Hayden Swank is a 19-year-old NASCAR driver from Woodstock, GA, who’s making a name for himself in a sport that’s hard to succeed in without family ties and heavy bank.
Swank an African-American driver, who attends Georgia University and has had 100s of races on the amateur level, is hoping to become the second, current Black full-time driver on the circuit.
In NASCAR’s top three series, Darrell “Bubba” Wallace is currently the only Black driver, and that dates back six decades and over 2,600 races in NASCAR’s top three series.
So there’s definitely room for one more brother on racing’s elite circuit.
Next Black Prince of NASCAR?
It’s difficult to make it to the top in a sport riddled with systemic racism and an over-reliance on corporate sponsorship and, to a degree, nepotism, but Swank, who is working his way up from the minor leagues of racing to NASCAR or INDYCAR, is up to the task. Racing has been running through his bloodstream ever since he was a kid.
Swank’s family relocated to Woodstock, GA when he was a boy, which fueled his desire to get behind the wheel of something fast.
“I grew up playing with hot wheels and that coupled with going to the track itself made me wanna race cars,” Swank told the Shadow League in an exclusive interview.
Swank has a chance to shatter a glass ceiling in NASCAR, becoming one of a handful of men to make it into that exclusive fraternity. He’s getting closer to that dream every day and he’s quick to credit Bubba Wallace as an inspiration.
Since Wallace’s rise to superstardom, NASCAR’s Drive for Diversity program has grown in popularity and the talent level of the participants.
Swank is a product of that program. As a 16-year-old race car driver, he was selected for the program and raced for Rev Racing in Atlanta and Charlotte.
Dan Porter’s Overtime Is Right On Time
“It won’t be easy but I’m up for the task at hand,” Swank told TSL. “I expect to get the results I desire from the work I put in.”
With the backing of Overtime and its CEO Dan Porter, Swank Motorsports has the basic sponsorship support and finances to enable the talented driver’s ascension to great heights in NASCAR. His soul glow will be a huge addition to NASCAR’s segregated circuit if he gets there.
The burgeoning sports media network offers content through multiple platforms and the partnership is a match made in heaven. The plan is to enhance Swank’s public profile and visibility with platforms on Facebook, Instagram, Twitter, YouTube and Snapchat. And also on TV (in a partnership with regional Sportsnet New York) and through Overtime itself.
I think I’ve made it pic.twitter.com/APo1xOwzw8
— Hayden Swank (@haydenswank4) April 27, 2021
RACE: Sponsored By Old Spice
Overtime and Swank have an 8-part series called RACE sponsored by Old Spice, beginning Thursday, April 29th.
This series will detail his journey in the sport, one that is saturated with systemic racism, family connections and corporate sponsorship which also usually stems from family ties. He says he’s excited to have his story thus far be broadcast to the world and hopes it will bring more followers.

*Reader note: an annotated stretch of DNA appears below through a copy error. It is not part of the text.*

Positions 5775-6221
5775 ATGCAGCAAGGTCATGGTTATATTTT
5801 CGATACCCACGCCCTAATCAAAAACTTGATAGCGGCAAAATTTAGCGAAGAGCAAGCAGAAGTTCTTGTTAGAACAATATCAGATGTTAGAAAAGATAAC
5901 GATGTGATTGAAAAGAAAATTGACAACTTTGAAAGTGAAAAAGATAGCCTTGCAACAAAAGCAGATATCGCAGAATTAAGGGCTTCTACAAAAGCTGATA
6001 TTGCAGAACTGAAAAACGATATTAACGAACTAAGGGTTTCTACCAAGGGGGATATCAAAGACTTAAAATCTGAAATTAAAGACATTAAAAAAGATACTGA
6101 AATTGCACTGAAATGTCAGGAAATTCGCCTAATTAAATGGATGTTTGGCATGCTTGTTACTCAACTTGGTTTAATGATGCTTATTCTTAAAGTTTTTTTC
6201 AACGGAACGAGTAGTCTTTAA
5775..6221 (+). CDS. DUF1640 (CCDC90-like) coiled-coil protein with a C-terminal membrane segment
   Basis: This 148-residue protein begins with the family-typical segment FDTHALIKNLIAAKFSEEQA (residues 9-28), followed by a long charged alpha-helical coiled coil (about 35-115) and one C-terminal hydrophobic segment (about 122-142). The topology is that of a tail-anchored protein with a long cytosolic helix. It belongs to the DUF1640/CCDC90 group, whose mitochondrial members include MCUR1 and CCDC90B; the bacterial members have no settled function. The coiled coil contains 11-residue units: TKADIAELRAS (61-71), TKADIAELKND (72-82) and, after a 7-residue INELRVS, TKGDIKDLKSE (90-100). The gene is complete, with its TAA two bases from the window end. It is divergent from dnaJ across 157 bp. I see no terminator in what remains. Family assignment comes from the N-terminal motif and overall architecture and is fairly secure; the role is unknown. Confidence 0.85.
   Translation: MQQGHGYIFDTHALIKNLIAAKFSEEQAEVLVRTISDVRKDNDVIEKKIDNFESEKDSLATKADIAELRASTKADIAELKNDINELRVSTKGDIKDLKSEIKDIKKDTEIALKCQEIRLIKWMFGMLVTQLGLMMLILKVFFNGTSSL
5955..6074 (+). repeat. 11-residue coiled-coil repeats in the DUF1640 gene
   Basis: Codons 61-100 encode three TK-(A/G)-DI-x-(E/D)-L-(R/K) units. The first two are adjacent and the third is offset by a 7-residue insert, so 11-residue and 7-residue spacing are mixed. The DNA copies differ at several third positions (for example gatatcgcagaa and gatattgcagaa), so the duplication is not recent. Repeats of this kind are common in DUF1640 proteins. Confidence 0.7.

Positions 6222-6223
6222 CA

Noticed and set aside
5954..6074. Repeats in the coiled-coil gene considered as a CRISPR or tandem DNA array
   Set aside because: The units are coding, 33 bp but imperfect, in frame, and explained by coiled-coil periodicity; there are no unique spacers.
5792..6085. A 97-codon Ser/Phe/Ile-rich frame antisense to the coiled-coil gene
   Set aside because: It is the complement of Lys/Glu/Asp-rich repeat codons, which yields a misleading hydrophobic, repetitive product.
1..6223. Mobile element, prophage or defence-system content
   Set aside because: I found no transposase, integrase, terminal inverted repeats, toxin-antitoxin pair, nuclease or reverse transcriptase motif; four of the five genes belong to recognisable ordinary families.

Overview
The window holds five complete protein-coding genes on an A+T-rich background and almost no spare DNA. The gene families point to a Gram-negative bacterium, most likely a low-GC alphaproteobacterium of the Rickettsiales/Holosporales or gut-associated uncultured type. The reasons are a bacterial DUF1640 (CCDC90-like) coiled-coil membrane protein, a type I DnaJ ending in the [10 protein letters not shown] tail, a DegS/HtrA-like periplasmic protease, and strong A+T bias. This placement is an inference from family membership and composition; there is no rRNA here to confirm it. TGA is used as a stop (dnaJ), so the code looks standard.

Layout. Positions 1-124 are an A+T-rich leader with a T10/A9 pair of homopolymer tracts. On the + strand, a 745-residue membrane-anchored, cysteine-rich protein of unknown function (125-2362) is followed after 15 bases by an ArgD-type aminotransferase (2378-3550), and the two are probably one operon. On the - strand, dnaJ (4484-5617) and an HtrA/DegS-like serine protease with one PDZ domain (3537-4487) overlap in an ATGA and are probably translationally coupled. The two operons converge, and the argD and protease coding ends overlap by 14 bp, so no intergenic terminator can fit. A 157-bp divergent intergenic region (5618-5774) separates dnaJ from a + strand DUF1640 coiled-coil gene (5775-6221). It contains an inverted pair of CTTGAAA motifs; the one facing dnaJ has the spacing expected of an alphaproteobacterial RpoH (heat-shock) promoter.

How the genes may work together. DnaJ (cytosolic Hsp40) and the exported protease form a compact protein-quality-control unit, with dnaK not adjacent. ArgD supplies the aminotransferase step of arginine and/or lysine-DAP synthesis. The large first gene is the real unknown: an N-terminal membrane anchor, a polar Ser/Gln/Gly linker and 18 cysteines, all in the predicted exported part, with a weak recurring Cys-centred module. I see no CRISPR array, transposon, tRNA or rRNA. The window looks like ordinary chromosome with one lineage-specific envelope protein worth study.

“Overtime and Dan Porter came in at a time where I needed them,” said Swank. “This series will show who I am and what I’m about to the viewers, while also showing them the ins and out of the sport.”
Portner’s willing ear and keen understanding of what “The Year 2020” meant for Black people historically and moving forward, enabled this power move between Overtime and Swank Motorsports.
With racial tensions boiling, a contentious Presidential election fueling emotions and the COVID pandemic raging throughout the world and disproportionately affecting people of color, Bubba Wallace was at the center of the fight for social justice and more importantly an end to systemic racism in NASCAR.
In a post on Linkedln, Swank explains in detail how the stars aligned and Overtime’s dive into diversifying NASCAR developed.
“It was now June and I still had no hopes of getting on the track for this season. But, thanks to Bubba Wallace’s experiences in the sport being publicized more than ever, more people understood the importance of diversity in this sport, and the value that a minority driver could bring to a brand. On July, 8th, I sent Dan Porter of Overtime this message:
I am an aspiring NASCAR driver and sophomore business major at UGA. I am also one of the only young Black race car drivers in the U.S.
I believe you when you say that Overtime will be the biggest sports network in the world. I’m 18 years old and I don’t have any friends who ever turn on a TV. You have the perfect model to catch the attention of young sports fans.
I am planning on racing late model race cars across NC and VA this summer. It should be interesting because the first track that I race at on July 18th has a 25 ft. confederate flag on the drive up to the track.